Turkish historian Yorulmaz examines the symbiotic relationship between the relatively new empire of Kaiser Wilhelm II's Germany and the Ottoman Empire under Abdul Hamid II in the period before the conflagration of World War I. In the space of three decades following 1884, Berlin managed to push aside the French, British, and Russians and gain unprecedented influence on the geo-political and economic policies of the Ottoman government.
In essence, the kaiser wanted raw materials and markets for his industries; the sultan needed machinery to modernize his state and army. But events on the ground played a major role in effecting both leaders' thinking.
The relatively late birth of the German empire (1871) meant that Wilhelm had to watch the scramble for Africa by Europeans from the sidelines. He wrote of his uneasiness at being "squeezed in the heart of Europe by colonizing neighbors" and sought outlets both for his own ambitions and those of his industrialist subjects.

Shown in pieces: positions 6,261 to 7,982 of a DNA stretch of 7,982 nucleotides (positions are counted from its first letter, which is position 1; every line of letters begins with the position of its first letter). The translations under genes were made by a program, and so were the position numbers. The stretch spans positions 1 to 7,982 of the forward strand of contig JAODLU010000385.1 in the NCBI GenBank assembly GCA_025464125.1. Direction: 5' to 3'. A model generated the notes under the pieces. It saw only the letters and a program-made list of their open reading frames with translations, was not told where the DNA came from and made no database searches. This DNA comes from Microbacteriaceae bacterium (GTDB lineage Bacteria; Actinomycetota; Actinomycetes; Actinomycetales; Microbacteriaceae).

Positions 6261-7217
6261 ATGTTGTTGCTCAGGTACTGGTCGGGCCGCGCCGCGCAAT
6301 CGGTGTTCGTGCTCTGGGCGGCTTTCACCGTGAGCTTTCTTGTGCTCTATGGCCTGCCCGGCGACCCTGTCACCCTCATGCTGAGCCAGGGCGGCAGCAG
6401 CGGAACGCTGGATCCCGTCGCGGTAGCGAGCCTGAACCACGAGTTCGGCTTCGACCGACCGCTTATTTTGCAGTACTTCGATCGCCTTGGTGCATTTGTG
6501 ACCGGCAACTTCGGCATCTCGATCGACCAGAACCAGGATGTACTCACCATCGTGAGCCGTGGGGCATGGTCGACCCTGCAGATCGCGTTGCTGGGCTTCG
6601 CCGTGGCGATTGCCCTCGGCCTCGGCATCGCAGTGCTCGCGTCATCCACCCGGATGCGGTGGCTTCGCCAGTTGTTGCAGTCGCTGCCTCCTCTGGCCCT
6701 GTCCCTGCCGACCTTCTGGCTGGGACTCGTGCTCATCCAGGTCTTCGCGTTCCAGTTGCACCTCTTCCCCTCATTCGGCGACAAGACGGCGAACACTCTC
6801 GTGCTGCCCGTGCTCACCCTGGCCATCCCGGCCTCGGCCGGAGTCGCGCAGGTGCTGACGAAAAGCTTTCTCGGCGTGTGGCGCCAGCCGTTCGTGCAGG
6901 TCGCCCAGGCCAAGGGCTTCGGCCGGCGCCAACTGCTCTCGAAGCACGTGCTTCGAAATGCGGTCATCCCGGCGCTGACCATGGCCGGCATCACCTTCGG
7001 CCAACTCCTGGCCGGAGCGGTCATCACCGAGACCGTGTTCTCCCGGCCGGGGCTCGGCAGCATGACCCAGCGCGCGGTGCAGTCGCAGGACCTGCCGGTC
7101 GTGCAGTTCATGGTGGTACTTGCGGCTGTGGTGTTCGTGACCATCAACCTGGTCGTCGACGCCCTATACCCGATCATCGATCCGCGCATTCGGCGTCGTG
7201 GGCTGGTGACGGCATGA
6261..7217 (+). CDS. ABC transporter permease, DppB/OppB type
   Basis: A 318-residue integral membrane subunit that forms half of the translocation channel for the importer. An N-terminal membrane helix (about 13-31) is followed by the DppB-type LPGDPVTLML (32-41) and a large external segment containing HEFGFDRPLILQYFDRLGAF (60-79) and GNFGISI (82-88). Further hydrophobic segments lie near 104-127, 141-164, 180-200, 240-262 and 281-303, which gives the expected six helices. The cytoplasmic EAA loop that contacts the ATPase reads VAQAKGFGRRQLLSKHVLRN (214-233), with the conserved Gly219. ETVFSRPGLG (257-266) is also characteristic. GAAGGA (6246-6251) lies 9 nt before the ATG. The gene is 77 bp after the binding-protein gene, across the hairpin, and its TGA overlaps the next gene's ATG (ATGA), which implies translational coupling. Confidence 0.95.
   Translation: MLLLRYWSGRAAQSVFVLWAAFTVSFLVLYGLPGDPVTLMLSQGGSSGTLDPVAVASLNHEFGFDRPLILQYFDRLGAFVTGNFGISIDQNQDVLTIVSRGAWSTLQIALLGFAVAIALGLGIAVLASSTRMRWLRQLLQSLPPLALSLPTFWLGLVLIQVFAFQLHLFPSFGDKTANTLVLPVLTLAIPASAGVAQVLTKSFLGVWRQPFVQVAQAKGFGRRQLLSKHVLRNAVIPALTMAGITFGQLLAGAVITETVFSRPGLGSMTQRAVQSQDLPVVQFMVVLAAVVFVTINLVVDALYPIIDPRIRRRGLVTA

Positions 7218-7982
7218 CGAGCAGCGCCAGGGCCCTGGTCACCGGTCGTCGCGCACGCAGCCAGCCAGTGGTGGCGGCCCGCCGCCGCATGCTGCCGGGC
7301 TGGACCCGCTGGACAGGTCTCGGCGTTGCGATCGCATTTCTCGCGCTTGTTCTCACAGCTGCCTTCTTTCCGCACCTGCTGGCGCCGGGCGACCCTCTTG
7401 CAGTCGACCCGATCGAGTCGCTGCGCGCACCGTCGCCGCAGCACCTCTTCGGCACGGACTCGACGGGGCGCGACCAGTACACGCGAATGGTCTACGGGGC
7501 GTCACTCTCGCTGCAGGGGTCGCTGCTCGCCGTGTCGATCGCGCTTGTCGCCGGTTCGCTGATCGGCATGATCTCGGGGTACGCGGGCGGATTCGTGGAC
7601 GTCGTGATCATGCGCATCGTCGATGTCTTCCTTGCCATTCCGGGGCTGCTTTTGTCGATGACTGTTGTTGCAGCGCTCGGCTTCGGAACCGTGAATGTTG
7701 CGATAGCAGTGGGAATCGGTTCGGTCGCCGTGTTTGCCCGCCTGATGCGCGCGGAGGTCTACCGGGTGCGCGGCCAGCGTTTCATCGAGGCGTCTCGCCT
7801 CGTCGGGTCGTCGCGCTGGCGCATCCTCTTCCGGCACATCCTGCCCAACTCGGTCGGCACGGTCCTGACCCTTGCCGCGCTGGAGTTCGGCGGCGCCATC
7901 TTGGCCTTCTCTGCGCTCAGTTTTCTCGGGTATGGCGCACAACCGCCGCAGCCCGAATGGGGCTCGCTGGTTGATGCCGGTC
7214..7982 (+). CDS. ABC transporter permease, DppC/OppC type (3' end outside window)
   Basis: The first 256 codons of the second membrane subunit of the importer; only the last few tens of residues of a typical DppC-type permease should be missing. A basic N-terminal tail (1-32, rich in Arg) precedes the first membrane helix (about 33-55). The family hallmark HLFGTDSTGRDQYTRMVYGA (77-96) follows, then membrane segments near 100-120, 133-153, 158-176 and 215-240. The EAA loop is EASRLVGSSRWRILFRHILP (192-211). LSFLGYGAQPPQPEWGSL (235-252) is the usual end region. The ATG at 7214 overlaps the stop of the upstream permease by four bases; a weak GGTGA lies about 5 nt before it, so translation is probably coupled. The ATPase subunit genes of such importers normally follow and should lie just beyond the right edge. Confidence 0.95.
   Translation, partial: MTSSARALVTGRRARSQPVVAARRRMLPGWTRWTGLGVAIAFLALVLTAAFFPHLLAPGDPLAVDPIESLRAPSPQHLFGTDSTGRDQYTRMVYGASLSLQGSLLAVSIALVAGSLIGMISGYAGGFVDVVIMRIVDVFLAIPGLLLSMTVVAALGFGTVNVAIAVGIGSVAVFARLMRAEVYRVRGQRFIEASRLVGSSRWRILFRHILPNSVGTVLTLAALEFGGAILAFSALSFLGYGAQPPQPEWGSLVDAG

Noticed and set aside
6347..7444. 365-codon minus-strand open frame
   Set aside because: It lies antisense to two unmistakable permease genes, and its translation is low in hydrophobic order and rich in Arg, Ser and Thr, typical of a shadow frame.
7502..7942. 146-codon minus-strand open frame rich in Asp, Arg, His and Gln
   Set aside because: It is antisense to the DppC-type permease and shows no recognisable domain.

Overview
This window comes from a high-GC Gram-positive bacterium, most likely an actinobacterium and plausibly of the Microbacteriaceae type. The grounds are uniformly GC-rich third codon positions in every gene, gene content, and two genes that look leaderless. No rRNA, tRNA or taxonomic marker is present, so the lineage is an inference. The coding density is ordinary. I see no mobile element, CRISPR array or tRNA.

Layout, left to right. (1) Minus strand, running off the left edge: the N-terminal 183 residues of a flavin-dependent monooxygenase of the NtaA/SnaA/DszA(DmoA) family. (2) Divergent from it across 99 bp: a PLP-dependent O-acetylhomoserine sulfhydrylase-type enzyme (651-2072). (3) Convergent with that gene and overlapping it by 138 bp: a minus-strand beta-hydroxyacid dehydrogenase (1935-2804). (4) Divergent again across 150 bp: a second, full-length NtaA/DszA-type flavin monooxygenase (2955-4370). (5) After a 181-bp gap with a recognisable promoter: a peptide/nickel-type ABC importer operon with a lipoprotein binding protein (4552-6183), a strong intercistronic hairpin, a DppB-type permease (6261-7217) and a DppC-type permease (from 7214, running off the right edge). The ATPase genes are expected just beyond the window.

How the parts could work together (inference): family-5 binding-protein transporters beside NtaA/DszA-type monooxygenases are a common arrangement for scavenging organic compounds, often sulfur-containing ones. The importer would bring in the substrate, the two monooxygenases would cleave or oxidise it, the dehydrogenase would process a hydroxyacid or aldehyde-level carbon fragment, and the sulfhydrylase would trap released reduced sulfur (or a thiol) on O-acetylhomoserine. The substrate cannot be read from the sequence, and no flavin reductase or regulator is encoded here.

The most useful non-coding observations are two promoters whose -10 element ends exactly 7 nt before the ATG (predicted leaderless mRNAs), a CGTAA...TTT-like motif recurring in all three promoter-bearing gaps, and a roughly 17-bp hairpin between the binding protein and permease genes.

From the Turkish perspective, closer relations with nascent Germany were precisely what the sultan felt necessary. The sultan had lost two-fifths of his realm and one-fifth of his populace by an 1878 treaty orchestrated by the French, British, and Russians. Earlier outreach for military assistance to the former two was sidelined in favor of greater and greater German influence. Baron Colmar von der Goltz was dispatched by Berlin to help reorganize the Ottoman army, and his students led Turkish troops in World War I. German-manufactured guns were shipped through Ottoman territories on German-made rails and boats by Krupp, Krause, Loewe, Mauser, and Maffei.
Yorulmaz offers a worthy comparative study with a rich multitude of sources. The book is solidly based on diverse Ottoman, German, British, and U.S. primary documents and should appear on the shelves of any scholar interested in this period, which gave birth to the contours of a Middle East whose disintegration we are witnessing before our eyes.